However, once the fighting in Aden continued unabated, Attas' appearance here last week was seen as a precautionary move by Moscow to preserve its options and to avoid having to choose between Ismail and Mohammed. One view is that the Kremlin would like to see South Yemeni politics move away from tribal and personal loyalties toward a more broadly based coalition.
Whatever the role of Moscow, most diplomats here see the South Yemen crisis as costing the Soviet Union a loss of prestige in the region. The failure of Soviet mediating efforts, the violence and the forced evacuation of Soviet personnel could only be seen as an embarrassment and a setback to Soviet efforts to broaden its influence among the conservative Persian Gulf states, diplomats noted.
In today's Tass report, both the South Yemenis and the Soviets said the "priority tasks" were to end the fighting, normalize life in the country and provide emergency aid to the people.
Dobbs also reported from Paris:
The French and Italian ambassadors to South Yemen, evacuated yesterday, provided a graphic description of the fighting in Aden. Estimating the death toll at 10,000, the diplomats said that corpses were piled up in the streets of the capital, along with the burned-out wreckage of at least 100 tanks.
"In 10 days, the South Yemenis have destroyed what it took them 10 years to build," commented the Italian ambassador, Michele Petrocelli, to journalists aboard the French frigate De Grasse.
The French ambassador, Pierre Audebert, who served in Lebanon at the height of its civil war, said the fighting had been "much more ferocious" in Aden than it was in Beirut.
"In Aden, we witnessed real tank battles," the ambassador said. "This isn't a coup d'etat. It isn't yet a civil war. It is a clan, tribal war -- but one that is being fought in the town with heavy arms, planes at first, and later tanks, artillery, mortars and rockets."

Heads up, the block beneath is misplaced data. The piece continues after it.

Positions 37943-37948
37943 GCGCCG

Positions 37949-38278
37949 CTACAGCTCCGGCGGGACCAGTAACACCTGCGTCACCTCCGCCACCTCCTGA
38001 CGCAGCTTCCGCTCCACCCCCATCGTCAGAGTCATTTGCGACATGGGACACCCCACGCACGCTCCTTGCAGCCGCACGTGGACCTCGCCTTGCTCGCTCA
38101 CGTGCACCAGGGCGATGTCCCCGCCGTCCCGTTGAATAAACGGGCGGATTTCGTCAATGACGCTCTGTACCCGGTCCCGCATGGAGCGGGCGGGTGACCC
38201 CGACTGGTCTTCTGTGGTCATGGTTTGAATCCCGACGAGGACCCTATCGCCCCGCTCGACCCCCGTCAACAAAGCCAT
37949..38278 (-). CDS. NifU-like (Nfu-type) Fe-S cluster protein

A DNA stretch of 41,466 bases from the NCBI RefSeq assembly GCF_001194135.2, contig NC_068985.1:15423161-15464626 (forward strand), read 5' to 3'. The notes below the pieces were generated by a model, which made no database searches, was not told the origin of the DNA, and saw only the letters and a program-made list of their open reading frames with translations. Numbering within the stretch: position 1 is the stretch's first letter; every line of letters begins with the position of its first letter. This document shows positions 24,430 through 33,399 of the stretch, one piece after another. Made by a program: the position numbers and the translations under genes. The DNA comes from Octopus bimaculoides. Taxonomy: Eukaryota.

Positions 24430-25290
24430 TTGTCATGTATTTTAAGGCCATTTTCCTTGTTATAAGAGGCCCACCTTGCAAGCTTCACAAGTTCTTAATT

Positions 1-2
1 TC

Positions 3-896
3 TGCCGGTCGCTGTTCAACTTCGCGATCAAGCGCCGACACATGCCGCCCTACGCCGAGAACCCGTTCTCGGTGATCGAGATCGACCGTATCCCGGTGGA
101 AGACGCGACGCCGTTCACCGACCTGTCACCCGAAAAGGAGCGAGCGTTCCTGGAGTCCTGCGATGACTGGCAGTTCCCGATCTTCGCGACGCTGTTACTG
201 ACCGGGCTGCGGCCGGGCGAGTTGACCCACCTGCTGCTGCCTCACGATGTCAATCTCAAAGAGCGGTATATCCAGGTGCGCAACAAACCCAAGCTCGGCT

According to an Associated Press dispatch from Bahrain, citing Arab diplomatic sources, as many as 40,000 regular and irregular troops loyal to President Mohammed have begun a counteroffensive against the rebels. The report said that the rebel forces appeared in control of the strategic suburb of Khormaksar on the Aden waterfront, which includes the airport, embassies and administration building.
According to the French ambassador, Soviet and Palestinian representatives in Aden played an important role in arranging the evacuation of foreign nationals from South Yemen earlier this week. The Soviet Embassy was the site of talks involving a "committee of four," made up of two supporters of President Mohammed and two supporters of Ismail.
The diplomats said that scarcely a single building in Aden remained intact. The Soviet, French, and Italian embassies have been devastated, along with the main hotels, official buildings and the airport. The appalling sanitary conditions have created fears of disease.
"There isn't any water in the town. People are drinking filthy water in which decomposing corpses have been stagnating," said Pierre Hugues, counselor of the French embassy.